Then the broth is fed to the pressure filter, which releases out the spent broth. The absorbate is washed with dilute alcohol to remove impurities.
Elution: Streptomycin is eluted from the ion exchange method by the addition of dilute hydrochloric acid. In this process, the impurities are removed like metallic salts from the solution which can contaminate the streptomycin.
Concentration: The remaining solution is concentrated at 60 degrees Celsius under vacumn by the series of three single-phase evaporators.
Crystallization: The streptomycin obtained is first dissolved in methanol and then filtered again. A filtrate is treated with acetone to obtain a precipitate. The precipitate is rewashed with the acetone and vacumn dried.
It includes the following steps like:
- The crystalline streptomycin is dissolved in the solution containing pyrogen-free water.
- Then the solution is passed through the special biological filter like Seitz filter to remove the microorganisms that can contaminate the streptomycin.
- The filtrate is then dried in the stainless steel stays from frozen under Vacumn, by which a dried cake is formed.
- The dried cake is then crushed into a powdered form by the high Vacumn sublimation using sterile steel balls.
- After that, weigh the powdered streptomycin into sterile vials. The whole process is carried out in the air-conditioned room, which provides filtered or stale air by the ultraviolet lamps.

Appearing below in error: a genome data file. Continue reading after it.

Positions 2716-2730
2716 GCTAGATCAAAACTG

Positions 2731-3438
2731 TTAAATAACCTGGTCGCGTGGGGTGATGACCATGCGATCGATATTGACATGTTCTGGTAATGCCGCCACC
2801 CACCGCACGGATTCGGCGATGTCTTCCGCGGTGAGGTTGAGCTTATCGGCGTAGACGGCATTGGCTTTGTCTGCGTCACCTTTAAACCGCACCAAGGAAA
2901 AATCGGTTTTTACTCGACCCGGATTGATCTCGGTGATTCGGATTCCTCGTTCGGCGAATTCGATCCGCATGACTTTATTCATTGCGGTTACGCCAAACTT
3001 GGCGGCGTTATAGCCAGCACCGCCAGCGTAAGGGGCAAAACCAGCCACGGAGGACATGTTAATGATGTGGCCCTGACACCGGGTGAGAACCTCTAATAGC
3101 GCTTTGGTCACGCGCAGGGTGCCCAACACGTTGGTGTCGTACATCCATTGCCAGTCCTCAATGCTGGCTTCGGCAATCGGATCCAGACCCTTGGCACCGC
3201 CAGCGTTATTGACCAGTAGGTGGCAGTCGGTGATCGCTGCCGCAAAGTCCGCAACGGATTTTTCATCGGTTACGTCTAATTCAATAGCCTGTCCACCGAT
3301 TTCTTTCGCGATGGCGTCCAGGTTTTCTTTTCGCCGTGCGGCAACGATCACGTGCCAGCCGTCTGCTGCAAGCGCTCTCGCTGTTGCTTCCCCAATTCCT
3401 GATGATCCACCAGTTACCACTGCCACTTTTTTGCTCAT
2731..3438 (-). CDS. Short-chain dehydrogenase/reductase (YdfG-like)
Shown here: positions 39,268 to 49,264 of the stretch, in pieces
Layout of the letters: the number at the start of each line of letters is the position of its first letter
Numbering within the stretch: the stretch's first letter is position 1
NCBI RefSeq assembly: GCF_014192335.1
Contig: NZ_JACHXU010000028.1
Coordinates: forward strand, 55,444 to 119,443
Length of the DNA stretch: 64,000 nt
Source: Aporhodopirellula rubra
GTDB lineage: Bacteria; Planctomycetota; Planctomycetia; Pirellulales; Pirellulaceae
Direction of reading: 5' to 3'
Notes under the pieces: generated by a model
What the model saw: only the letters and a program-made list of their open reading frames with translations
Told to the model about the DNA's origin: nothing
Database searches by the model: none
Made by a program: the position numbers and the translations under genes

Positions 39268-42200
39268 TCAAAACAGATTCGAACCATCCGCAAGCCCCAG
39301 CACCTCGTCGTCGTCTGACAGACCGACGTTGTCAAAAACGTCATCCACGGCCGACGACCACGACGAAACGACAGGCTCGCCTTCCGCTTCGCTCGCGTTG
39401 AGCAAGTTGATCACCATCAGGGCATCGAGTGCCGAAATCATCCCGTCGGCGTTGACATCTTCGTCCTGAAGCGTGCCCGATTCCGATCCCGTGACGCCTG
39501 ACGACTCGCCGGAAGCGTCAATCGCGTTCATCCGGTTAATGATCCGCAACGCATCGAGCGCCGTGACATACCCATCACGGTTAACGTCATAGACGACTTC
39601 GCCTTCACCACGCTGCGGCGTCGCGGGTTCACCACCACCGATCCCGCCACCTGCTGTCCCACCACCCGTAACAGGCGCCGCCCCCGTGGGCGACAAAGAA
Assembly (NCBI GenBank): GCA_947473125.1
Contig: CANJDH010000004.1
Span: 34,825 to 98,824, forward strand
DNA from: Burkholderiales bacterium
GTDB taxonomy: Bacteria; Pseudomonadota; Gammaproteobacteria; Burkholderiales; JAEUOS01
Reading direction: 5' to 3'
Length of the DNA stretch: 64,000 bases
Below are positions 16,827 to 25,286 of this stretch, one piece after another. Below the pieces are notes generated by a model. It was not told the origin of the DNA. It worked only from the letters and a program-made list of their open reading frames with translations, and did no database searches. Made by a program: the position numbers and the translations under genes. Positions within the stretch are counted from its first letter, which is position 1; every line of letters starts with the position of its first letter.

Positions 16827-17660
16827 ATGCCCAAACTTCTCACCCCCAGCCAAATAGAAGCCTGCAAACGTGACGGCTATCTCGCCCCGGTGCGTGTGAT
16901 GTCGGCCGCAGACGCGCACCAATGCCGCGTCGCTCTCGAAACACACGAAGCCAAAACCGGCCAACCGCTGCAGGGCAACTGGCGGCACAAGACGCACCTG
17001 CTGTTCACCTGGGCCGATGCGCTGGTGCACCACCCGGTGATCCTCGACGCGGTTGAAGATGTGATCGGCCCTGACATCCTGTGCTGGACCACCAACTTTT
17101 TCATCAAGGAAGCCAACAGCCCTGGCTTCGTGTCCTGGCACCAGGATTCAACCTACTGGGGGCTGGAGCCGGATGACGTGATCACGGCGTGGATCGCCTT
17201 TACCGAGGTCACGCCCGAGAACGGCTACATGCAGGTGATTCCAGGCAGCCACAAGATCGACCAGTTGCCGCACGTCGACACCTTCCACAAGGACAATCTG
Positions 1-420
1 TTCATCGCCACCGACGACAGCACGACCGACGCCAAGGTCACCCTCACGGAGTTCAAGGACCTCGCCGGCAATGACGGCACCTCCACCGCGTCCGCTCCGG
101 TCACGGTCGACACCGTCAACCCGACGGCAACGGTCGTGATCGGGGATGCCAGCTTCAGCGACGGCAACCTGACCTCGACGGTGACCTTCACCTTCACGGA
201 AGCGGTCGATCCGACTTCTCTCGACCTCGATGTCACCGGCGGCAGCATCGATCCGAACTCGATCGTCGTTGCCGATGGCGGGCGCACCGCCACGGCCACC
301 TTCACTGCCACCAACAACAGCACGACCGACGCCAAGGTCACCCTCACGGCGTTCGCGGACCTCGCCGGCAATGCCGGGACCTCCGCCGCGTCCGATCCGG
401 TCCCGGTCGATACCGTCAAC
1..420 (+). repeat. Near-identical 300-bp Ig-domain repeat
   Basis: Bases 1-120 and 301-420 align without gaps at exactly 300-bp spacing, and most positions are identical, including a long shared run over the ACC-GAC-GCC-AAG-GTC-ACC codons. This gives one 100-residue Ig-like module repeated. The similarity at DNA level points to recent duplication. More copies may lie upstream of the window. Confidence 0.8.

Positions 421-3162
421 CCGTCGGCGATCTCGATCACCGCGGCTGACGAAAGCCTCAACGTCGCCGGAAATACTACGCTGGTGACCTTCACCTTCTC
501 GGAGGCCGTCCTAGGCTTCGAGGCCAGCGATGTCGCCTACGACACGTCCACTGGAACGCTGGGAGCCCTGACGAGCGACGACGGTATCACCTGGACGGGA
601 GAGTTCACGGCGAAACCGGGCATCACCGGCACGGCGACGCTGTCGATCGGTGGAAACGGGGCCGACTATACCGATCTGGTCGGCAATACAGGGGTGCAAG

- Finally, it is packaged which is carried out in the rooms which have 10% relative humidity.
To avoid or reduce the chances of contamination, special microbial filters, triethylene glycol as a disinfecting agent and the UV lamps are used. All these factors maintain sterile conditions throughout the production process of streptomycin.
Uses of Streptomycin
- Streptomycin is very effective against gram-negative bacteria, thus used to treat the infections and diseases caused by gram-negative bacteria.
- It is widely used in the treatment of severe disease like tuberculosis.
- Streptomycin is used in conjugation with antimycobacterial drugs, to treat pulmonary infections caused by the Mycobacterium avium complex.
- It works as an alternative of Penicillin G that is used for the treatment of the rat-bite fever caused by Streptobacillus moniliformis for those patients who are allergic or sensitive to the penicillin.
- Products like streptomycin-B and dihydroxystreptomycin can be obtained from the streptomycin.
- Patients suffering from endocarditis, which is caused by Enterococcus, can be treated with streptomycin if they are sensitive to the gentamicin. Tularemia infections, Plague, Brucellosis etc. can also be treated with the streptomycin.
Agriculture science: Streptomycin is used as “Pesticide” that inhibits the growth of bacteria, fungi, algae etc.
Cell culturing: It is used at the time of cell culture, to prevent the growth of undesired microorganisms.
Biochemistry: Streptomycin sulphate is also used in the purification of biomolecules like protein and sometimes nucleic acid.